Many hid their “spoilt biographies,” making up fake identities, hiding their parents’ arrests as “enemies of the people,” adopting assumed names, and the like. Unlike racial affirmative action, this class-based discrimination was easier to circumvent, but the basic justice of defrauding the system had a certain resonance.
We have seen some of this in recur in modern life, both in fiction and reality. The 80s movie Soul Man was pretty telling. The white lead actor obtained a scholarship when his parents were not able to afford his college by pretending to be black. Any moral dilemmas involved were wrapped it all up nicely by revealing to him that passing for black was a huge injustice to the real victims of ubiquitous racism. Similarly Rachel Dolezal, who probably had a few screws loose, pretended to be black and rose to prominence in the NAACP until her fraud was exposed.
Because Elizabeth Warren is a fraud, it’s neither an injustice nor racism to real Indians to make fun of her for it. Indeed, unlike others who had to take on new identities to escape discrimination, it never really cost her anything. She lived her life, obtained more and more success, and even dropped the fraud at a certain point after she got her foot in the door. For an elite that says “race is a social construct,” it has created a huge edifice on that foundation, and peering too deeply into the reality of it–who is Indian, black, Hispanic, etc.?–is something that is avoided as much as possible. It depends largely on an honor code, and it depends on assuming someone like Warren was a victim of some personal or historical injustice.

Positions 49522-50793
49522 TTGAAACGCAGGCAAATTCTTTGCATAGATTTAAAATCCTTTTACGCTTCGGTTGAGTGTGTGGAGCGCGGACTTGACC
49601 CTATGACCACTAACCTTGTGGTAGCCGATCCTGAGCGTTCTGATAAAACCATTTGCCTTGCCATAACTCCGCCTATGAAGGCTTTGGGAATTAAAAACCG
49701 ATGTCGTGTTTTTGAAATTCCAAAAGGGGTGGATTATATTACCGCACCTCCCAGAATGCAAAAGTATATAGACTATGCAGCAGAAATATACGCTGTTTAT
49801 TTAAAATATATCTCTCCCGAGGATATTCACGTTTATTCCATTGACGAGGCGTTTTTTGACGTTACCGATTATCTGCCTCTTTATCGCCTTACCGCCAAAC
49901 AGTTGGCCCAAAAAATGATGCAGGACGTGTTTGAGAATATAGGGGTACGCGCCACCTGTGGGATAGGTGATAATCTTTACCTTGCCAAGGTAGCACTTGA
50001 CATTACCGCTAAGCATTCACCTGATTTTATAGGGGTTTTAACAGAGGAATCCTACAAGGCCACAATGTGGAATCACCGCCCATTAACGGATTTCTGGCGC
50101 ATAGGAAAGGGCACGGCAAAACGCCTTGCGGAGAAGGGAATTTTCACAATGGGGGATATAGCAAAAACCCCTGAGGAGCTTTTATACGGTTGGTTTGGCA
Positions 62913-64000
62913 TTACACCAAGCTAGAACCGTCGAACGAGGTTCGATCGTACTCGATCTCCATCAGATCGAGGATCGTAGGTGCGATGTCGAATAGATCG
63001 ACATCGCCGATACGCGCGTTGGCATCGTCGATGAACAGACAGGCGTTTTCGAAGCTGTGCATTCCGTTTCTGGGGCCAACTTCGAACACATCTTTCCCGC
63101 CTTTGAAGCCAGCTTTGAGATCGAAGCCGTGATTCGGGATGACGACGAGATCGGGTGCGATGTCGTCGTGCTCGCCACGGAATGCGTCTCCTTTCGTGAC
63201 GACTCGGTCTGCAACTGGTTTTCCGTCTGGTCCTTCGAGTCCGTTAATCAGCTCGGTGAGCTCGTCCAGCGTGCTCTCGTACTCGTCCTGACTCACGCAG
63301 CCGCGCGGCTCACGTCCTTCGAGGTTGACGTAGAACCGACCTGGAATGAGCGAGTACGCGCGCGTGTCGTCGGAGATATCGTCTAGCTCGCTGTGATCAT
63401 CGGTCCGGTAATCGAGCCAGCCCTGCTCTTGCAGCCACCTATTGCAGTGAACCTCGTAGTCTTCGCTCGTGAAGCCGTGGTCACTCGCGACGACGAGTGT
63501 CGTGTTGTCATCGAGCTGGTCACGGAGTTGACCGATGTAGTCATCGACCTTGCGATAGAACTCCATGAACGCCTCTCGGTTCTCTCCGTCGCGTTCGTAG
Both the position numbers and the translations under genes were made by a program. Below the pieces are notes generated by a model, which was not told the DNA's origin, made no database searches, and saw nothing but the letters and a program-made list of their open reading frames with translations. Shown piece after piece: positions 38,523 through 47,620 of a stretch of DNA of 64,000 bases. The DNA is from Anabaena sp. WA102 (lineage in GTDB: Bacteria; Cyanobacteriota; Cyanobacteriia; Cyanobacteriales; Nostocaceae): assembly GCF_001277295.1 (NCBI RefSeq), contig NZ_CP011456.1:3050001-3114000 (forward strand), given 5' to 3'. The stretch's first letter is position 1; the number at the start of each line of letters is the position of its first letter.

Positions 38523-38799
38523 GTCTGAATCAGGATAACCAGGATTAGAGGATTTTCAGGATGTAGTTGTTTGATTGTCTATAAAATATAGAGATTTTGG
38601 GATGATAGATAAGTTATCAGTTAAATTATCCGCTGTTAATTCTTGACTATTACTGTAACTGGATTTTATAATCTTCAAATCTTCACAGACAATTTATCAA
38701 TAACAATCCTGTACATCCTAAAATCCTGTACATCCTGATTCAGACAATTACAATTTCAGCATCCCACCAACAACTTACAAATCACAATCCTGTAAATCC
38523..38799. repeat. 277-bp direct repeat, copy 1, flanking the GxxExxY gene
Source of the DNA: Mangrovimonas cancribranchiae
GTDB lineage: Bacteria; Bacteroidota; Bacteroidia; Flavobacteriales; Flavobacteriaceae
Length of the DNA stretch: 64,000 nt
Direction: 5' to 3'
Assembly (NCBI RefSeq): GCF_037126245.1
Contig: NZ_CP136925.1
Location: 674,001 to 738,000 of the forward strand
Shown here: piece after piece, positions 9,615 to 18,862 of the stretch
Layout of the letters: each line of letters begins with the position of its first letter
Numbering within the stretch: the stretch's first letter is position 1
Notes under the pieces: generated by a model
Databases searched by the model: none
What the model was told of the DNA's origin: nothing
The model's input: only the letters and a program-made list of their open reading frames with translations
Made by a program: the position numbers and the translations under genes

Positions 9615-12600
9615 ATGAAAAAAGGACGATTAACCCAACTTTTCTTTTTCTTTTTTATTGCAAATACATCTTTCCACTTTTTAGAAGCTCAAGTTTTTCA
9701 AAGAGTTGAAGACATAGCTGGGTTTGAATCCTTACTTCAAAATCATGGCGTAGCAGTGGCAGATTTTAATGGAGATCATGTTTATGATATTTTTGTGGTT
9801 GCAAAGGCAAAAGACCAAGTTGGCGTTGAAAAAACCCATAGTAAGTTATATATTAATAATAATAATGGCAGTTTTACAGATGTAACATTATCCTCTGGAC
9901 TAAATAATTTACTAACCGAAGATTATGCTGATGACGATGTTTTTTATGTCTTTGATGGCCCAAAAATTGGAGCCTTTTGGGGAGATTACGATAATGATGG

While fraudulently getting benefits from this system may deprive minorities of scholarships and opportunities otherwise reserved for them, it does not deprive anyone of anything which they are truly owed as matter of justice. It’s quite different from something like Stolen Valor, where phonies claim military service or military awards they never received in order to attain the resulting honors, adding dishonesty to what may have also been a lack of courage.
Rather, affirmative action fraud is more a form of self help, akin to the passing of light skinned blacks and “spoilt biography” Soviets in the middle of the 20th Century. The real fraud and the real injustice is in the anti-white discriminatory regime Elizabeth Warren has done nothing to question or challenge. Affirmative action reengineers standards in every field to advance minorities, at the expense of more qualified and often more disadvantaged white candidates. The facts showing the dramatic advantages for minorities in admissions and promotes are ruthlessly suppressed, so that we can pretend the advantage is modest. So for her part in benefiting from this system, while doing nothing to dismantle it, I can think of nothing more appropriate than Trump and others mocking Warren with the sobriquet, Pocahontas.